If you feel like the second quarter has begun badly, you’d be right.
U.S. stocks are on track to have their worst April start since 1929, according to data compiled by Bloomberg. The S&P 500 index slumped 2.4 percent as of 1:10 p.m. in New York, a rout exceeded only by its 2.5 percent decline 89 years ago, a prelude to the devastating crash later that year that brought on the Great Depression. (Back then, the index only comprised 90 stocks.)
China’s retaliatory trade tariffs combined with President Donald Trump’s criticism of Amazon.com Inc. to send equities into a tailspin Monday. Shares in the online retailer tumbled, encouraging a sell-off in consumer discretionary and technology stocks. The S&P 500 broke through its 200-day moving average — a key technical support — sending volatility higher.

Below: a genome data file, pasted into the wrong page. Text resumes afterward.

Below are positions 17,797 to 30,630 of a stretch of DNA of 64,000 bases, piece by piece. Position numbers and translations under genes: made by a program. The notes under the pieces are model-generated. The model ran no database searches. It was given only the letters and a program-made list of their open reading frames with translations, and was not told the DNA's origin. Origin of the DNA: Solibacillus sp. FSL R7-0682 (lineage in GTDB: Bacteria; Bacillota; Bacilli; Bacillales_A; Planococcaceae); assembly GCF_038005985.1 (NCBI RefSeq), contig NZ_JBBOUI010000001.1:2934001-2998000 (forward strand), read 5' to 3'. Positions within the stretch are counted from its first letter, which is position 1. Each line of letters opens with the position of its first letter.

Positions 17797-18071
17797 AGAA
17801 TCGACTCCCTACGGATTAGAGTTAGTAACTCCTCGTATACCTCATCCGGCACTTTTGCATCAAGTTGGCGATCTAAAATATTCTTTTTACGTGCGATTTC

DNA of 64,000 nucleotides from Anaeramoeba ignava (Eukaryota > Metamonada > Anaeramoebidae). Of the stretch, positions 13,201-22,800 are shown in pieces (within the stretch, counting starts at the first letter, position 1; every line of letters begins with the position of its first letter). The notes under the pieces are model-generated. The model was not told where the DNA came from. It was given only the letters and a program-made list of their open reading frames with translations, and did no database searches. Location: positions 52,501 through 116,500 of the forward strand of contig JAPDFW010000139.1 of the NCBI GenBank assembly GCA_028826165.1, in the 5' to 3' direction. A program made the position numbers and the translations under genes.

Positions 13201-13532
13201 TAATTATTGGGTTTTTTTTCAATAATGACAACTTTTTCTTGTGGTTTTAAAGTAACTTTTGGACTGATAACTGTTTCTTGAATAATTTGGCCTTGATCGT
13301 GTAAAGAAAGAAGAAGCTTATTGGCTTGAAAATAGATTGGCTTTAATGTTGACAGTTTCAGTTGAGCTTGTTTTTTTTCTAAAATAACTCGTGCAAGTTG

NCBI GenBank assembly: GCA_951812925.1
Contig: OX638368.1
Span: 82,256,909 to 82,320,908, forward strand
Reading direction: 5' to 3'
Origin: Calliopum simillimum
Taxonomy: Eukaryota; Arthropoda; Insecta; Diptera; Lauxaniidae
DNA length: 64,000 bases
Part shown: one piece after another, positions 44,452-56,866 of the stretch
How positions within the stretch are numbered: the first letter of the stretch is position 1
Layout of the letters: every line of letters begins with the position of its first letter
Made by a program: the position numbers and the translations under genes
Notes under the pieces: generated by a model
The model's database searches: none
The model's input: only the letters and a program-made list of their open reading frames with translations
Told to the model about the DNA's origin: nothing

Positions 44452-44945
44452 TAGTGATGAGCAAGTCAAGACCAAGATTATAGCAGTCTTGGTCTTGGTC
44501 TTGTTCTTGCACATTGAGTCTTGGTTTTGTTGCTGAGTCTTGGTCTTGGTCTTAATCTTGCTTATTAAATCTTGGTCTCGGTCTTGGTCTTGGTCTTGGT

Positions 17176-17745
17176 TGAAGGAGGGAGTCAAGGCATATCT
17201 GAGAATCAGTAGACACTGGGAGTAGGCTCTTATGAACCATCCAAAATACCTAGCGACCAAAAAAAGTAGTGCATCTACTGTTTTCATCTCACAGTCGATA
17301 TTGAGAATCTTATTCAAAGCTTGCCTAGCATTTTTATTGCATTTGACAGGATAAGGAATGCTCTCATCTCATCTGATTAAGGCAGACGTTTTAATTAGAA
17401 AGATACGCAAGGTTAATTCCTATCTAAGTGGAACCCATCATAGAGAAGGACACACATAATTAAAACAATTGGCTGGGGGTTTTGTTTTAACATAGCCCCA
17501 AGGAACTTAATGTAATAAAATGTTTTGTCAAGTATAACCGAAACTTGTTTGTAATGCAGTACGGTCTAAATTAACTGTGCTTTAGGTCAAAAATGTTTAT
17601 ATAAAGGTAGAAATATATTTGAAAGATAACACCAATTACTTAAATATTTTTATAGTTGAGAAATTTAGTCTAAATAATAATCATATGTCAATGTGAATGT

The stock slide also looks pretty bad when compared to the beginning of other quarters. Equities are on pace to lose more than on any other quarterly first day since October 2011, when stocks plummeted 2.8 percent, Bloomberg data show.